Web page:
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  • Your dermatology provider prescribes your formula

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How it works:

  • Share your skin goals and snap selfies

  • Your dermatology provider prescribes your formula

  • Apply nightly for happy, healthy skin

How to treat thickened skin caused by rosacea

Early treatment can help prevent this side effect of rosacea.

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Curology Team
Nov 07, 2022 · 6 min read

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We’re here to share what we know — but don’t take it as medical advice. Talk to your medical provider if you have questions.
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The skin is the largest of the body’s organs, and—call us biased—but we think it’s pretty neat. Why? It’s incredibly adaptable and constantly changing in response to internal and external factors. But unfortunately, it’s not invincible and is susceptible to skin conditions like rosacea. Rosacea is a common and chronic skin condition with symptoms that include redness and flushing, most commonly on the nose, cheeks, and forehead. Other signs of rosacea include papules, pustules, and visible blood vessels. If rosacea is left untreated, a patient may also experience what’s known as phymatous changes, or rosacea thickened skin, and a bulbous appearance of the nose.¹

That may sound alarming if you have rosacea, but the good news is there are steps you can take to help improve skin texture. We’ll share those here, along with expert tips for helping prevent rosacea flare-ups in the first place. First, let’s take a look at phymatous changes from rosacea in greater detail. 

What are phymatous changes from rosacea?

It’s important to know that rosacea doesn’t cause phymatous changes overnight. Rosacea is a chronic condition, but its symptoms are initially transient—they appear during periods called flare-ups following a trigger like sun exposure or spicy food. If left untreated, persistent redness and swelling can occur, the latter of which can result in fibrosis. This obstructs the skin’s sebaceous glands, and over time, causes the skin to “thicken” and for the glands to form cysts.²,³ Symptoms of phymatous changes can include skin thickening on the forehead, nose, chin, ears, and cheeks. The nose can also appear larger, red, bumpy, and bulbous (a condition known as rhinophyma). These symptoms differ from those commonly associated with rosacea, which include frequent flushing, acne-like lesions, and dilated or broken blood vessels.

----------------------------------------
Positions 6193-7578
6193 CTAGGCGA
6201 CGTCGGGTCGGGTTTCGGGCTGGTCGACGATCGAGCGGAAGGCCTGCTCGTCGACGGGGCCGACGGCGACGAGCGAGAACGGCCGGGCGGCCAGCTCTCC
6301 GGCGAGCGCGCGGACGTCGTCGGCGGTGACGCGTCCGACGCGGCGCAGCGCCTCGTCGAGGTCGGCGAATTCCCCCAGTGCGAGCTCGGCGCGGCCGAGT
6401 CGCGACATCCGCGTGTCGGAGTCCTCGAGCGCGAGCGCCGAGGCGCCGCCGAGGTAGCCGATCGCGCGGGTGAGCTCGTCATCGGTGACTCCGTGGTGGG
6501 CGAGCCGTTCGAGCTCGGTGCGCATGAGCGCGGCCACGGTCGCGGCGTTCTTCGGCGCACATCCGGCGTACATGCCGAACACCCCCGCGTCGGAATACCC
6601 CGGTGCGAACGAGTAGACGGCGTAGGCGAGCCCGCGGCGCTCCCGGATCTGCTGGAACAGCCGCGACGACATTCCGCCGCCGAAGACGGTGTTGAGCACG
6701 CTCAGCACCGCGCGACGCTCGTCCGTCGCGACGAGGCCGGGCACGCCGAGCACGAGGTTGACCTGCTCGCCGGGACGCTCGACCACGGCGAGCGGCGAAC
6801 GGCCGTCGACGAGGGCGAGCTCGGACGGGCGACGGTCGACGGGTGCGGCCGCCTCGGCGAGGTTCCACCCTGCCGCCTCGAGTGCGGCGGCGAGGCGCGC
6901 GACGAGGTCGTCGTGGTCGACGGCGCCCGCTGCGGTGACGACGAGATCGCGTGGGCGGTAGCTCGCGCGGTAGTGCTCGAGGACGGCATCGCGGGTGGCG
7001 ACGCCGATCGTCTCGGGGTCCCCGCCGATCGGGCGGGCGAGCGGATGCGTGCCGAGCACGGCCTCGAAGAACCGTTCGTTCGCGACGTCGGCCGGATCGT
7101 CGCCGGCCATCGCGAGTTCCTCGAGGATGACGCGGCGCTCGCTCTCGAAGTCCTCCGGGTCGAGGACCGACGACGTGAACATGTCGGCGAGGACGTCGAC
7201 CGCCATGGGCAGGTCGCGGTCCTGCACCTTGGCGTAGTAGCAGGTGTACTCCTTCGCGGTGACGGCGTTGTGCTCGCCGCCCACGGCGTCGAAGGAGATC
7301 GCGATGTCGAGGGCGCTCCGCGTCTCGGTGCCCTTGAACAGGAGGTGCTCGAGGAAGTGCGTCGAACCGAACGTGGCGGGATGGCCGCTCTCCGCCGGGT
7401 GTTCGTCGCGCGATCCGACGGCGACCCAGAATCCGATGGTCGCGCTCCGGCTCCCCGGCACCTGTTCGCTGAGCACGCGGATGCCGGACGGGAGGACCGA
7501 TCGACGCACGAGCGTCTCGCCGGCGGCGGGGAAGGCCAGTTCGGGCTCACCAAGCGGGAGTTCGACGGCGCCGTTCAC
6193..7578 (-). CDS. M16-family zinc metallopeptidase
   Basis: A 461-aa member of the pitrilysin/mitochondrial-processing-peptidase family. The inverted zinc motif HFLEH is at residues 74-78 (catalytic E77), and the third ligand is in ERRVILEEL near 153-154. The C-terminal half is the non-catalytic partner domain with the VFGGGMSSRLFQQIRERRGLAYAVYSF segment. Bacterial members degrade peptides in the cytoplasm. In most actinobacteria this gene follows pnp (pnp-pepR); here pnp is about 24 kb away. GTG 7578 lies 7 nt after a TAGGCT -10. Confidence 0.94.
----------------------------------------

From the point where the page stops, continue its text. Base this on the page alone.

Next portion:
Treating thickened skin caused by rosacea

The treatment plan for phymatous rosacea is not as simple as using over-the-counter or prescription-strength topicals, and how you treat thick skin on the face depends on the severity. Here are some of the options your medical provider may recommend:

  • Ablative laser treatment works by removing the thin outer layer of skin or the epidermis. The laser heats the underlying skin, stimulating the production of collagen, a protein that creates the scaffolding for your skin. As the skin heals after treatment, the new skin layer appears smoother. Skin color changes may also occur. Ablative laser therapy presents a slight risk of scarring. 

  • Oral isotretinoin (often referred to by its former brand name, Accutane), is a vitamin A derivative that is sometimes prescribed to help treat severe and persistent acne. It can also be used to help treat the symptoms of rosacea.⁴ To learn more about this prescription treatment, check out our blog post all about isotretinoin.

  • Radiofrequency is a technique that uses energy waves to selectively heat target tissue without injuring the outer layer of the skin.⁵ This has been shown to help with larger telangiectasias and the smoothing of the skin.⁶ The procedure is quick and generally painless. Side effects may include temporary swelling, redness, and tingling. Patients with darker skin tones typically have a higher risk of side effects from a laser and radiofrequency treatments.⁷

  • Surgical techniques are another rhinophyma treatment option to consider, but some (like total excision) are usually reserved for more severe cases. Results are generally positive, but there’s a low risk of recurrence.⁸ Additional surgical techniques include dermabrasion, scalpel excision, electrosurgery, and cryosurgery.

Nose with rosacea

Lifecycle changes that can help reduce rosacea flare-ups

Rosacea often occurs in cycles called flare-ups. Certain lifestyle changes can help reduce flare-ups. The key is knowing what triggers your rosacea so you can avoid it. Here are some tips that might help reduce flare-ups. 

  • Identify (and avoid) your triggers. Common triggers include spicy food, citrus, and hot drinks. Some who drink alcohol experience flares. Sun, extreme weather and skincare products can also trigger a flare-up. 

  • Avoid sun exposure. Sunburn can increase inflammation and telangiectasias,⁹ so cover up, avoid the sun when possible, and always wear a broad-spectrum SPF 30+ sunscreen. 

  • Use gentle skincare products. Many people with rosacea also have sensitive skin. Choose products free of added fragrances and known allergens. Look for products labeled non-comedogenic, meaning they won’t clog your pores. (Here’s how to deal with clogged pores should they happen.)